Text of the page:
In October 2020, I noticed some weight loss and changes in bowel movements. My GP initially thought it may be a non-cancerous condition called diverticulitis, but the symptoms got worse. I kept having scans until an ultrasound showed non-Hodgkin lymphoma.
The diagnosis was a terrible shock. Stepping into the cancer scene was frightening, but the cancer centre staff were wonderful.
I considered briefly not having chemotherapy, as I had heard how awful it was. I’m glad I changed my mind because, while it’s different for everyone, for me it was lifesaving and managed well by the treatment team.
I had a catheter put into my upper chest after my first chemo, as my veins were small and it was difficult to get a cannula in. While it was painful to insert, the catheter turned out to be very useful. I needed a blood transfusion, and this was introduced via the line.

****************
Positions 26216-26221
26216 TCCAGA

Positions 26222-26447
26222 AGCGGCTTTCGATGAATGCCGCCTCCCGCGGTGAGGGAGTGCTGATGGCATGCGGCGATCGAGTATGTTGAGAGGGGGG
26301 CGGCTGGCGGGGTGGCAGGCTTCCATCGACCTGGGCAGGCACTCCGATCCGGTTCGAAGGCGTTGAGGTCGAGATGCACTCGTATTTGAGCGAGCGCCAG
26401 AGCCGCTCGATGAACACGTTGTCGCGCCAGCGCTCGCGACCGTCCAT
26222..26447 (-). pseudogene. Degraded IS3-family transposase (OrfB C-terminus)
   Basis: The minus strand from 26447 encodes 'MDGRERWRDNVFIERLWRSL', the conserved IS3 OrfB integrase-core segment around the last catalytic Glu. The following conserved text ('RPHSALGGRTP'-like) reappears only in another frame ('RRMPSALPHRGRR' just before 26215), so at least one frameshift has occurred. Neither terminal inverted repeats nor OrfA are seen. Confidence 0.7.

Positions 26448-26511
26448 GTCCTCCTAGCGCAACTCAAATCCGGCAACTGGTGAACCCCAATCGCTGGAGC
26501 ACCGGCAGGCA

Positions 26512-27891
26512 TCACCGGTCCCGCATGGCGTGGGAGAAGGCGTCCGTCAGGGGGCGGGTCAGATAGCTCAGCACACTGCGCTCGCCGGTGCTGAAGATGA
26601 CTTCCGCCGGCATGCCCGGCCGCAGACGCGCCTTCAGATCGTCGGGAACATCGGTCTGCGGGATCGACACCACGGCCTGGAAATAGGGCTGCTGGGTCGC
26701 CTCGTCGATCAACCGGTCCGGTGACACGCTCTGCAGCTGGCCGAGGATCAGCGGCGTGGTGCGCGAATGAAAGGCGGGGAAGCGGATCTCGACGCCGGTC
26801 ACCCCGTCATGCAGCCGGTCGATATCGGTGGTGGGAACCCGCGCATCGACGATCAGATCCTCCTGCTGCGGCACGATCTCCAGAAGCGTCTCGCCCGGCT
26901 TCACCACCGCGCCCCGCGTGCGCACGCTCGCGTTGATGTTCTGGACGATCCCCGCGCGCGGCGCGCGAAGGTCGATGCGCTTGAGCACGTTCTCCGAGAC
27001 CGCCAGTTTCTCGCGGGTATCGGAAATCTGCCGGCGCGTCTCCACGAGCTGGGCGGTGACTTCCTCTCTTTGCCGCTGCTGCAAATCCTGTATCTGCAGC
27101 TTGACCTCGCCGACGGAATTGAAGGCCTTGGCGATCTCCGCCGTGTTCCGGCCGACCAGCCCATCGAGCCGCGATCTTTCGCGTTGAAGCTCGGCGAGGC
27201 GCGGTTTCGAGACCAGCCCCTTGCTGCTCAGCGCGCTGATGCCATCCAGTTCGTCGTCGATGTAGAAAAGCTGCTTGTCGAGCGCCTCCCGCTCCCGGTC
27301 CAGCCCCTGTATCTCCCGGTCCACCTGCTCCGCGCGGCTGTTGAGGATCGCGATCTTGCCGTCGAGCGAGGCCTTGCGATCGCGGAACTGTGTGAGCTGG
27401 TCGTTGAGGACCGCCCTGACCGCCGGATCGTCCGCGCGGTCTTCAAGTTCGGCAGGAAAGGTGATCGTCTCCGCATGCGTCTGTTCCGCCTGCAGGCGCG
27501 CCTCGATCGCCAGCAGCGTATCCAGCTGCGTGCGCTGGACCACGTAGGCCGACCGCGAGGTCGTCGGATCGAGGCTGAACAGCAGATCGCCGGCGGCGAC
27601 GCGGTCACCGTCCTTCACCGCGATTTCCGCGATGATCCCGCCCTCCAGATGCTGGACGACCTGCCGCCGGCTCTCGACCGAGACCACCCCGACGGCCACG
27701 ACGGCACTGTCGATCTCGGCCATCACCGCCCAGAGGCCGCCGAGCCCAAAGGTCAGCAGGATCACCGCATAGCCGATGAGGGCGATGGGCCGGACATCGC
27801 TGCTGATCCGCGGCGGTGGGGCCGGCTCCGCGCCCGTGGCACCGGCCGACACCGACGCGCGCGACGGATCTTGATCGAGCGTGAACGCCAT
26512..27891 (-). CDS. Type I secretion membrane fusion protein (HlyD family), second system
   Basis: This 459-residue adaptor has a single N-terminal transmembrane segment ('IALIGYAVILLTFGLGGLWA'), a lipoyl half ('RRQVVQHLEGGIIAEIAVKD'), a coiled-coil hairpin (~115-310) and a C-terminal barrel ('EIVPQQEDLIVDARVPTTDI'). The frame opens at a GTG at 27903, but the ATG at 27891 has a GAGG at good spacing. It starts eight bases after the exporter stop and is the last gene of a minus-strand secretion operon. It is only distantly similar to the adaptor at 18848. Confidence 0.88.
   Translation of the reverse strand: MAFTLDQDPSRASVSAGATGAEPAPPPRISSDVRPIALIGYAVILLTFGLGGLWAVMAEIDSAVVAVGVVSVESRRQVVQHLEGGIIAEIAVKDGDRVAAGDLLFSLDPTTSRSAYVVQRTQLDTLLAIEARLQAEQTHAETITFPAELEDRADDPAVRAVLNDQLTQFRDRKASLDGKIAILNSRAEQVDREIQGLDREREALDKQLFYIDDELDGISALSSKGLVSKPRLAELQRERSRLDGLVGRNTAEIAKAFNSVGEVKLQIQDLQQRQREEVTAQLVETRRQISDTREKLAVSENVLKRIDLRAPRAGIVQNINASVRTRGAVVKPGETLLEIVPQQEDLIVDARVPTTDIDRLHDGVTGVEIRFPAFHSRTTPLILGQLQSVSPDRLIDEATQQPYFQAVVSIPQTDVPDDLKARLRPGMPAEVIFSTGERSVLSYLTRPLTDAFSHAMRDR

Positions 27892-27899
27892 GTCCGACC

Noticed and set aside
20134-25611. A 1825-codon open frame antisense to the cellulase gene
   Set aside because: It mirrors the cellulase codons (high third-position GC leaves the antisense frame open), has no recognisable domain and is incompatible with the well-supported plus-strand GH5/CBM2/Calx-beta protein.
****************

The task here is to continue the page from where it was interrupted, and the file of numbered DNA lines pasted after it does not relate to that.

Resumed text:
I came to understand that considerable advances have been made in the delivery of chemotherapy and, while it was unpleasant, side effects such as pain and nausea can be controlled through medication.
When I was told that I was in complete remission, I felt incredibly relieved but also a bit wary as I still was very thin and tired.
Having treatment during COVID-19 lockdowns was overwhelming. The restrictions meant I had to undergo blood tests, scans, chemo sessions and consultations with doctors on my own. No visitors were allowed in the hospital. Facing frightening procedures without family support made new experiences even more daunting.
I have to thank the doctors and staff as well as my husband and family for getting me to this stage. I realise how very lucky I have been.
Podcast for people affected by cancer